The benefit of a bad memory to a writer

Elephant memoryI won’t say my memory is bad, not exactly. Maybe more like…selective.

Actually, my memory for strange facts and numbers can be somewhat disturbing. I can tell you my phone number from childhood, or recite my office extension from three jobs and fifteen years ago. If I order something from the web, I don’t need to run and get my wallet, because I know all my credit cards, expirations and security codes by heart. Sometimes, playing along on Jeopardy, I realize how full of useless facts my head really is.

But long ago events in my own life? Not so much. Sometimes one of my sisters will be talking about something from our youth: “Don’t you remember that was the day that Dad…?” or “We all went for ice cream later…!” or “Remember then Mom…?”

Nope. I got nothing.

Or rather, only a little bit of…something. But not all of it. I guess you could say I remember things, but only partly, like I was there but not participating. More like I watched the events from a bleacher seat, like a spectator. Which probably isn’t far from the truth. As a writer, we’re always deep inside our heads, often somewhere else than everyone else thinks we are.

I thought of this recently, when on Facebook someone started sharing pictures that a local photographer had taken of things I had participated in when I was young: Little League baseball games, Boys & Girls Club basketball games, etc.

One of these came across my feed after a friend from my childhood commented on it. His comment went something like this: “I remember this game! It was our team (the Blue Jays) against the Indians and we won!” He went on to list the names of the players on each team. I think he even reproduced the score from the recesses of his mind.


I do remember being on the Indians. I remember the white uniforms and bold “Indians” across the chest. I remember that my best friend’s Dad was our coach. But…I do NOT remember the individual games. I mean, all due respect, but did this guy really remember, out of the hundreds of Little League games we all played against each other, winning this particular one? And the score and players and all that??!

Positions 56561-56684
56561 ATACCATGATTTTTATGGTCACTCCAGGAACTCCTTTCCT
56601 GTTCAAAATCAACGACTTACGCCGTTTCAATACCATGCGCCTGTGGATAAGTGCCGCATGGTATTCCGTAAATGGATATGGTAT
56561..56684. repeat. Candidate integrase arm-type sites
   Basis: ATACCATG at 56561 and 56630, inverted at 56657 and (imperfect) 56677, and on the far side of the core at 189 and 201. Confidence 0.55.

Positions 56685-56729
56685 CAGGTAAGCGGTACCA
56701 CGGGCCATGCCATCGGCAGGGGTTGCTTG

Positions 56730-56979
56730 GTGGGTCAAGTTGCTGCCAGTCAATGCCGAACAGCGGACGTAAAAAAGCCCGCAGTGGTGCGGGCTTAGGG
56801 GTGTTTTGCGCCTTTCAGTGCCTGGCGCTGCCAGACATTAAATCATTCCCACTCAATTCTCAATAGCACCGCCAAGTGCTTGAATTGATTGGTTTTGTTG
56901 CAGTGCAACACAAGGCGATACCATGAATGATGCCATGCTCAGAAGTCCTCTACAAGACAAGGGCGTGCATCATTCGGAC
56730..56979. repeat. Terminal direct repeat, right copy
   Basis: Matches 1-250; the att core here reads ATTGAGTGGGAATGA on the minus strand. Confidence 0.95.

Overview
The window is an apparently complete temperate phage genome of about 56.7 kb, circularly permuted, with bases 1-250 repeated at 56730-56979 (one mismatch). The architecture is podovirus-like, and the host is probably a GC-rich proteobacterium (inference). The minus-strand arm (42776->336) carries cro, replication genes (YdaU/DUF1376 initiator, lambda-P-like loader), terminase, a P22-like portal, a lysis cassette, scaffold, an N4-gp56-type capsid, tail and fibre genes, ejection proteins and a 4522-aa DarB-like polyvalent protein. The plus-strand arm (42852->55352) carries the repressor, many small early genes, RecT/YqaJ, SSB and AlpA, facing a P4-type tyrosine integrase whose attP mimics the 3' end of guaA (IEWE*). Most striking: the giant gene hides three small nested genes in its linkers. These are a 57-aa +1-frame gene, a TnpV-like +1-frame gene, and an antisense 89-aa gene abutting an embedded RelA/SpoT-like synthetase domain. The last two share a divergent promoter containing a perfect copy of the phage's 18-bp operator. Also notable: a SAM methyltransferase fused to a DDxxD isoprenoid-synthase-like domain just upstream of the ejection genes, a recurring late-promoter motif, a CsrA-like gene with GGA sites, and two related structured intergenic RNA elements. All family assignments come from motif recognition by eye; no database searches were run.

Maybe. I sure as hell don’t.

And, honestly, rather than being a negative thing, I think having this partial, selective memory is a hugely important skill for a fiction writer.

It reminds me of another skill we writers have. Or rather, a thing we do. Any writer will tell you, “Don’t sit near me in the coffee shop, because odds are I’m eavesdropping on your conversation.” This is completely true. But here’s the thing, at least in my case: I don’t want to hear your entire conversation. I just want to hear the beginning. I want to be left hanging with only part of the story, because I want to fill in the rest for myself, with my own imagination.

So, for example, I want to hear you say, “I can’t believe John would leave me standing there like that.” And then I want to imagine who John is, where he left you standing and why, what might be going on in your relationship. What I imagine will likely be distant from reality but also, possibly (probably?) more interesting.